Testosterone is associated with worse disease severity in men with early relapsing onset multiple sclerosis
November 01, 2013
MS and many other autoimmune diseases are less common in men than in women. This is especially true during reproductive years. Sex hormones, including testosterone and estrogen, may be responsible for the difference. It is thought that men with multiple sclerosis may have lower testosterone levels than healthy controls.
Dr. Bove and his group assessed the prevalence and clinical associations of hypogonadism in men with recent onset relapsing multiple sclerosis. Male subjects from the Comprehensive Longitudinal Investigations of MS at the Brigham and Women's Hospital (CLIMB) cohort were included. Hormonal measures included testosterone, the testosterone: estradiol ratio, leutinizing hormone (LH), and free testosterone. Clinical outcomes were collected every 6 months for Expanded Disease Severity Scale (EDSS), and annually for Symbol Digit Modalities test (SDMT).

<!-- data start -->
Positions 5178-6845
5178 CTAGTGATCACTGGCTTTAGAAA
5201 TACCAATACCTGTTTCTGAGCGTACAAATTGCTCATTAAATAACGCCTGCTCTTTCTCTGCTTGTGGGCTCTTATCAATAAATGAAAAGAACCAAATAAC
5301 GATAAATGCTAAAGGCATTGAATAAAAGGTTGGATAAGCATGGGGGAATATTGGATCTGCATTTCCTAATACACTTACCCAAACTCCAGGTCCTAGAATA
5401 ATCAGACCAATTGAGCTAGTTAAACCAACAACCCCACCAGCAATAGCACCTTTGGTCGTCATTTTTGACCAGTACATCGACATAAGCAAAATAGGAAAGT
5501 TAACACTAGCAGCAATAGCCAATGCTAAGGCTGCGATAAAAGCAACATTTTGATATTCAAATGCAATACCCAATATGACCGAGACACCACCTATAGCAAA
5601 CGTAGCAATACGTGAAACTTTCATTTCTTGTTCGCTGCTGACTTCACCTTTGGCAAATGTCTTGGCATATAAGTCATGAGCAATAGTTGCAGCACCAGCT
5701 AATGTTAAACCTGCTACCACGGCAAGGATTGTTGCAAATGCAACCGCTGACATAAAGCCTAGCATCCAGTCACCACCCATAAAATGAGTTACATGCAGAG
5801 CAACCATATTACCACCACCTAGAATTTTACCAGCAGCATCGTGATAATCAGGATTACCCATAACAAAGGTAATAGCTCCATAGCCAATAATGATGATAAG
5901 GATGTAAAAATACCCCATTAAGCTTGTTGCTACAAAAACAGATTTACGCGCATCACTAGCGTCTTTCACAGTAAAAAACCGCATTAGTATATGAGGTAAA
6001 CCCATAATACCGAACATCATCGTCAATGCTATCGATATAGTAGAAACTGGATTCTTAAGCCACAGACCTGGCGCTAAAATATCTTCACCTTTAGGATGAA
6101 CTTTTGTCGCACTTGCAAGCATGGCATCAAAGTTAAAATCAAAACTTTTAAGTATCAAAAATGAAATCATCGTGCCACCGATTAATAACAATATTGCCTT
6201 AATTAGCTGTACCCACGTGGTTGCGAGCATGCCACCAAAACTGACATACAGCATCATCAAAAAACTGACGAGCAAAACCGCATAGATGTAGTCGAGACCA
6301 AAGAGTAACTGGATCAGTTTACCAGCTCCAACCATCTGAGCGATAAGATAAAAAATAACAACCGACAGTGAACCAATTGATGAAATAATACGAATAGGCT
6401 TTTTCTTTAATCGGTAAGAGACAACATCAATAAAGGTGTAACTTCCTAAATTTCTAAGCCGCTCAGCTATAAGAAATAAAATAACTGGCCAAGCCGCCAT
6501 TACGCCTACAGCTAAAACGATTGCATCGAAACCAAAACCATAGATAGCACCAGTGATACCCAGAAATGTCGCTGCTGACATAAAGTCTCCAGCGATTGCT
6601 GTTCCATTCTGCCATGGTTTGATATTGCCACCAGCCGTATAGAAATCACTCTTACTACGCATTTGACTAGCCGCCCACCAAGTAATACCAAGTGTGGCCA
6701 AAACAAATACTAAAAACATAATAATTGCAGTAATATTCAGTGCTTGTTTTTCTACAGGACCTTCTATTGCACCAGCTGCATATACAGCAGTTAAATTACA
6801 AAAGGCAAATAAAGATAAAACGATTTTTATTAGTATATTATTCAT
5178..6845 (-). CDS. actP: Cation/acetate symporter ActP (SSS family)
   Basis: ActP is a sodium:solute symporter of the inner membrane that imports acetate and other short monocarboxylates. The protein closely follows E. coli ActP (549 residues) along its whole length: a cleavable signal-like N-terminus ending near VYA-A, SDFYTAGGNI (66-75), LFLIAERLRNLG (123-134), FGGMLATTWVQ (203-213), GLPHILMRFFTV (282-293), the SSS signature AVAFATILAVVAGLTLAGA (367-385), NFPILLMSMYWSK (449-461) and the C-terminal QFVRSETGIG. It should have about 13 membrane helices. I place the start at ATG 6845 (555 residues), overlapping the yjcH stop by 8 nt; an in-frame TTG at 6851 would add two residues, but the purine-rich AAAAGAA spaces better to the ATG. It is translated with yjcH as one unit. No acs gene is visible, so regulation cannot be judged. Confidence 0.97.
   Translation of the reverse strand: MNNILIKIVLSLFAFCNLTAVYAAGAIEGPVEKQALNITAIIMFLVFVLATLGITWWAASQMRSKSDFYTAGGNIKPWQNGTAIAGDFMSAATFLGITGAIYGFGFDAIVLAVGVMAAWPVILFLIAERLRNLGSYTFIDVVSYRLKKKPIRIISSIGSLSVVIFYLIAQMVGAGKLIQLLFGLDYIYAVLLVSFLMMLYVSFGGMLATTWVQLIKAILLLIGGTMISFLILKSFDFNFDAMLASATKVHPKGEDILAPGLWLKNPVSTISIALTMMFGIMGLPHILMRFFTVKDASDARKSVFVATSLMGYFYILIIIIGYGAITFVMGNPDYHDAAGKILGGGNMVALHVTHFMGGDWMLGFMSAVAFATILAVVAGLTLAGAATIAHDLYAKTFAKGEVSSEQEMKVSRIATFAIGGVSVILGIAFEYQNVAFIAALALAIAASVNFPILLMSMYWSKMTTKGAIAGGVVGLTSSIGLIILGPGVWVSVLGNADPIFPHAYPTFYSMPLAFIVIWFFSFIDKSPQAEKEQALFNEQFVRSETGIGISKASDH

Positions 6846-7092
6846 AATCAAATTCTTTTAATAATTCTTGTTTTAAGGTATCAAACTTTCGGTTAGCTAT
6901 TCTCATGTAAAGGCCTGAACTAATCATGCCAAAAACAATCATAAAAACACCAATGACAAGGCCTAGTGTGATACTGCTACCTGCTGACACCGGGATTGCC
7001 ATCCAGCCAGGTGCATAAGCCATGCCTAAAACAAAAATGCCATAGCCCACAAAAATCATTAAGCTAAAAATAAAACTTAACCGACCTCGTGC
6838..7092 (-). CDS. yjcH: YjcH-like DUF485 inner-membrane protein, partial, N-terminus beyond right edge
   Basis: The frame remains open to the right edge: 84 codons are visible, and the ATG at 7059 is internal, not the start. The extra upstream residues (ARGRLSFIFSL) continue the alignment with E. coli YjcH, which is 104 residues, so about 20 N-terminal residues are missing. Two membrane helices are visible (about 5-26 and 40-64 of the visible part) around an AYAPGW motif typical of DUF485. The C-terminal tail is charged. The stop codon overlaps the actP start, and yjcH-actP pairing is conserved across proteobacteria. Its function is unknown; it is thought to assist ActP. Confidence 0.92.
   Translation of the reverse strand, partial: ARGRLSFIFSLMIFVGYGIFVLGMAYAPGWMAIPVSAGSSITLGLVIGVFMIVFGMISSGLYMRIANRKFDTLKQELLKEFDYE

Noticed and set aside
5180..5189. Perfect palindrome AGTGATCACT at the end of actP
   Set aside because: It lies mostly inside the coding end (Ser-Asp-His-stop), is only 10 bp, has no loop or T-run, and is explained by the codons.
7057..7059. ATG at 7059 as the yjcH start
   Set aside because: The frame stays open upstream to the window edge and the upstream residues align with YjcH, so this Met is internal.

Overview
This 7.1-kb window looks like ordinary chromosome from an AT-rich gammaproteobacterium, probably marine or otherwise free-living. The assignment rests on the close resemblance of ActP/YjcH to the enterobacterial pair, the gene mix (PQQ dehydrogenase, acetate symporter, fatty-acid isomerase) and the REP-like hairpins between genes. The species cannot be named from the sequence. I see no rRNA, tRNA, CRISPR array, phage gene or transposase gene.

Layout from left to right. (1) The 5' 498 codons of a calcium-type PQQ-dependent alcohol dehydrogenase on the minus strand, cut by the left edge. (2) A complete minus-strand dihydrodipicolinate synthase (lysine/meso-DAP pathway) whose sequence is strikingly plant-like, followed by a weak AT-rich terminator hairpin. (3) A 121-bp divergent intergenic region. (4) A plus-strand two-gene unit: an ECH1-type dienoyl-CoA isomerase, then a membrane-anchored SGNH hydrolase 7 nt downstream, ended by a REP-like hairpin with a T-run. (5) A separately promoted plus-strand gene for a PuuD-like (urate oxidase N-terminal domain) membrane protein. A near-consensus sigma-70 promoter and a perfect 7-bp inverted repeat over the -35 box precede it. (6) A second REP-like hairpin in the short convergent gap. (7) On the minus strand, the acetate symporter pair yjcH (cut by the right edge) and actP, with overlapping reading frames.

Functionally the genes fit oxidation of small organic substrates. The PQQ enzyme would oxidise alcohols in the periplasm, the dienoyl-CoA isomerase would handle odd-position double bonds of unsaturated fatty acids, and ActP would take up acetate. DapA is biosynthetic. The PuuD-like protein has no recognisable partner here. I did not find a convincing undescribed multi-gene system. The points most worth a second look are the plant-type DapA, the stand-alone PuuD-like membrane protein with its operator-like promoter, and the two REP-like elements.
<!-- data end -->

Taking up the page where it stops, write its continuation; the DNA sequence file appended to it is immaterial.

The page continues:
The analysis included 96 men with a mean age of 40 years, disease duration of 4.6 years; 71% subjects were untreated at baseline. Of these men, 39% were hypogonadal (with morning total testosterone levels below 288 ng/dL); none showed appropriate compensatory elevations in LH. In the primary cross-sectional analyses, there was a negative age-adjusted correlation between total testosterone and EDSS. Similar clinical associations were noted for the testosterone:estradiol ratio and for free testosterone. In the primary age-adjusted longitudinal analyses, higher baseline testosterone levels were associated with fewer declines in cognitive function test like SDMT.
This study indicates there is a high prevalence of hypogonadotropic hypogonadism in men with recent relapsing-onset MS. Low testosterone levels may be associated with worse clinical outcomes. A small pilot study suggests that testosterone treatment may be safe, well tolerated and may reduce symptoms, slow brain degeneration and increase muscle mass in men with relapsing-remitting multiple sclerosis. Further studies are merited to determine whether testosterone plays a neuroprotective role in men with MS or whether it is a marker for disease severity.